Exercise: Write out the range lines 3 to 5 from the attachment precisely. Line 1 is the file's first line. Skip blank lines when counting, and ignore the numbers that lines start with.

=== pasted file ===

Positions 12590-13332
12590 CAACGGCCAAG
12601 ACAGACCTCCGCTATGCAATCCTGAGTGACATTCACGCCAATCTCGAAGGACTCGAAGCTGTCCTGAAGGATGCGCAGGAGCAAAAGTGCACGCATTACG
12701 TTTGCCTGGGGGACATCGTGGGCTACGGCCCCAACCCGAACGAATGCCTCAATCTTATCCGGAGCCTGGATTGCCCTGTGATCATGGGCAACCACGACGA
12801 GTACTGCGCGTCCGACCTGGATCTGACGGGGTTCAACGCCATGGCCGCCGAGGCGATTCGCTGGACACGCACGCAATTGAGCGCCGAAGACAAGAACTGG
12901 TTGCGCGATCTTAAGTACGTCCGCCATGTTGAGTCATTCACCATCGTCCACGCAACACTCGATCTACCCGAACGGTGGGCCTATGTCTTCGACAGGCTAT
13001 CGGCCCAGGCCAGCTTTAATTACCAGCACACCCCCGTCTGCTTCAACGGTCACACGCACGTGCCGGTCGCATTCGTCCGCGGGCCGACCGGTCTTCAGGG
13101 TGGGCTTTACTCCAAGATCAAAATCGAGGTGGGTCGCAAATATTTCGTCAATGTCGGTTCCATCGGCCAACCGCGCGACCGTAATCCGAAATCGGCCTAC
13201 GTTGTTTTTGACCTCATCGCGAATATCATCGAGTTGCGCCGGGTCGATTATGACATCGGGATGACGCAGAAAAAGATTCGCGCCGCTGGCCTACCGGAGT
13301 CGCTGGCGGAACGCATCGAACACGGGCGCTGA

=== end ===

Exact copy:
12601 ACAGACCTCCGCTATGCAATCCTGAGTGACATTCACGCCAATCTCGAAGGACTCGAAGCTGTCCTGAAGGATGCGCAGGAGCAAAAGTGCACGCATTACG
12701 TTTGCCTGGGGGACATCGTGGGCTACGGCCCCAACCCGAACGAATGCCTCAATCTTATCCGGAGCCTGGATTGCCCTGTGATCATGGGCAACCACGACGA
12801 GTACTGCGCGTCCGACCTGGATCTGACGGGGTTCAACGCCATGGCCGCCGAGGCGATTCGCTGGACACGCACGCAATTGAGCGCCGAAGACAAGAACTGG